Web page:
Odette Abadi

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Odette Abadi
Born(1914-08-24)24 August 1914
Paris, France
Died29 July 1999(1999-07-29) (aged 84)
(m. 1959)
HonorsLegion of Honour

Odette Abadi (née Rosenstock; 24 August 1914 – 29 July 1999) was a French physician, and member of the Resistance during World War II (WWII). She was a co-founder of the Réseau Marcel ("Marcel Network") which saved more than 500 Jewish children from death during The Holocaust. Although she was arrested and tortured by the Gestapo, she refused to divulge the locations of the hidden Jewish children and was sent to two concentration camps. After Bergen-Belsen concentration camp was liberated in 1945, Abadi continued her profession as a doctor, with a focus on tuberculosis.

On 29 July 1999, Abadi died by suicide and the Les Enfants et Amis Abadi organisation was created the following year by one of the children she saved. In 2008, a square in Paris was named "Place Moussa et Odette Abadi" as a tribute to the couple's work. On 28 October 2017, the "Square Odette et Moussa Abadi" was inaugurated in Nice in recognition of their work.

Early life and education[edit]

Odette Rosenstock was born in Paris on 24 August 1914, to garment factory owners Camille and Marthe Rosenstock.[1] She also grew up with a younger sister.[2] Although born Jewish, her family did not practice the Jewish religion. Secretly, Rosenstock appreciated some of the principles and her Jewish background but hid her desires due to the Nazi movement in Germany. Concerned about injustice and the growth of Nazism, she began attending meetings and debates as a teenager.[3] She graduated from high school in 1933[4] and began studying medicine.[3]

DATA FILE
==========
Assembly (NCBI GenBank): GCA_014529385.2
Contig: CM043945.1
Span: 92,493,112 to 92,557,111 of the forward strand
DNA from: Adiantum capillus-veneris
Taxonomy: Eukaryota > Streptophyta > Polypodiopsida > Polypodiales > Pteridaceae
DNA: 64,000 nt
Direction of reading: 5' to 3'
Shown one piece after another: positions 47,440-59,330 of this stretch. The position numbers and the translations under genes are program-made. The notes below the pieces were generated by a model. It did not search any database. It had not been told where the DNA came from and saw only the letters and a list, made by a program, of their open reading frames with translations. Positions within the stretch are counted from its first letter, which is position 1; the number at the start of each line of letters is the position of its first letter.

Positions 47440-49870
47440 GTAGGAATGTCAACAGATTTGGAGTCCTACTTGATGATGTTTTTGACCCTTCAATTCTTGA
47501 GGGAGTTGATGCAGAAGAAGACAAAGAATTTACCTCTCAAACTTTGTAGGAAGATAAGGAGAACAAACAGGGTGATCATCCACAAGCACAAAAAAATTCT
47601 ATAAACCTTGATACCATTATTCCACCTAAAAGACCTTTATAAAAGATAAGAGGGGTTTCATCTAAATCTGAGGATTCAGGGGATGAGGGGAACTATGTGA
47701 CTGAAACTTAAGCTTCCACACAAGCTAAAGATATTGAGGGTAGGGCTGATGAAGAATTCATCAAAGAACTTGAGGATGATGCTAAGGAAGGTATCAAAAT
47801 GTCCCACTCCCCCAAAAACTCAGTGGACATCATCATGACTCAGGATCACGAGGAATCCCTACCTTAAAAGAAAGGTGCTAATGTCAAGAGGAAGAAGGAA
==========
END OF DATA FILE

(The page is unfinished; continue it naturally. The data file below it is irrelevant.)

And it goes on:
Physician and inspector[edit]

After qualifying as a doctor during the Spanish Civil War, Rosenstock went to the Pyrenees in 1938 to welcome and rescue Spanish Republican refugees from the war.[5] She returned to Paris to finish her medical studies and earned a diploma in hygiene-prevention.[6] The next year, she met Moussa Abadi, a fellow doctor, in December 1939 through a mutual friend.[3] After the Nazi invasion of France, her father fled to the south. However her mother and younger sister Simone were captured by the Nazis before they could join him, and sent to Auschwitz concentration camp where they both died.[2][a]

Rosenstock was appointed Medical Inspector of Social Security at the Evacuation Centers for Children of the Schools of the City of Paris, then Medical Inspector of Loiret Schools in Montargis. She stayed in these roles until October 1940, when anti-Jewish laws forced her out of a job.[3] Unable to return to her former position, Rosenstock was hired as a temporary worker in Jewish dispensaries before they eventually closed[6] and then as a midwife.[7]

Réseau Marcel[edit]